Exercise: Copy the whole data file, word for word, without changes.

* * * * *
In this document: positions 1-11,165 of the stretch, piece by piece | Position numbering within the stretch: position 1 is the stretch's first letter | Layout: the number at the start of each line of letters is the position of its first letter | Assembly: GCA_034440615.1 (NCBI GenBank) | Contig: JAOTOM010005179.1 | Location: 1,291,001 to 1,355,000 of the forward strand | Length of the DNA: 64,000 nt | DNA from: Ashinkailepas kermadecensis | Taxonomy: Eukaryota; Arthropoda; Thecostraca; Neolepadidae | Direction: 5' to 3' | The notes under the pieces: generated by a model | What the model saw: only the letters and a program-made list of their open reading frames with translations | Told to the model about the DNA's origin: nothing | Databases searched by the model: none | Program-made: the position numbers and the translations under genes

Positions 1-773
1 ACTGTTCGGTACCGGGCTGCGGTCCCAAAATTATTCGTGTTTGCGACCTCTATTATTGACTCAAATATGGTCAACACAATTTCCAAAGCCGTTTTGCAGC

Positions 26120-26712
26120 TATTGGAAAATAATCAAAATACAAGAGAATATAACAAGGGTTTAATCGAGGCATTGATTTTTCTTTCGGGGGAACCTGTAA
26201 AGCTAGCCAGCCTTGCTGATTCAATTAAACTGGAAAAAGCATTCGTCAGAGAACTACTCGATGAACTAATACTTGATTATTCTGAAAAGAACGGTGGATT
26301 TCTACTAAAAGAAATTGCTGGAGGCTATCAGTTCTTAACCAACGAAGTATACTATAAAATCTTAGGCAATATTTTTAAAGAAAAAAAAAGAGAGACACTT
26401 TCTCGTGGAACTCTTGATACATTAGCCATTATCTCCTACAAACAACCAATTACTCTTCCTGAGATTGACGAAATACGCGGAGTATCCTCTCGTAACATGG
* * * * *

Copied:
In this document: positions 1-11,165 of the stretch, piece by piece | Position numbering within the stretch: position 1 is the stretch's first letter | Layout: the number at the start of each line of letters is the position of its first letter | Assembly: GCA_034440615.1 (NCBI GenBank) | Contig: JAOTOM010005179.1 | Location: 1,291,001 to 1,355,000 of the forward strand | Length of the DNA: 64,000 nt | DNA from: Ashinkailepas kermadecensis | Taxonomy: Eukaryota; Arthropoda; Thecostraca; Neolepadidae | Direction: 5' to 3' | The notes under the pieces: generated by a model | What the model saw: only the letters and a program-made list of their open reading frames with translations | Told to the model about the DNA's origin: nothing | Databases searched by the model: none | Program-made: the position numbers and the translations under genes

Positions 1-773
1 ACTGTTCGGTACCGGGCTGCGGTCCCAAAATTATTCGTGTTTGCGACCTCTATTATTGACTCAAATATGGTCAACACAATTTCCAAAGCCGTTTTGCAGC

Positions 26120-26712
26120 TATTGGAAAATAATCAAAATACAAGAGAATATAACAAGGGTTTAATCGAGGCATTGATTTTTCTTTCGGGGGAACCTGTAA
26201 AGCTAGCCAGCCTTGCTGATTCAATTAAACTGGAAAAAGCATTCGTCAGAGAACTACTCGATGAACTAATACTTGATTATTCTGAAAAGAACGGTGGATT
26301 TCTACTAAAAGAAATTGCTGGAGGCTATCAGTTCTTAACCAACGAAGTATACTATAAAATCTTAGGCAATATTTTTAAAGAAAAAAAAAGAGAGACACTT
26401 TCTCGTGGAACTCTTGATACATTAGCCATTATCTCCTACAAACAACCAATTACTCTTCCTGAGATTGACGAAATACGCGGAGTATCCTCTCGTAACATGG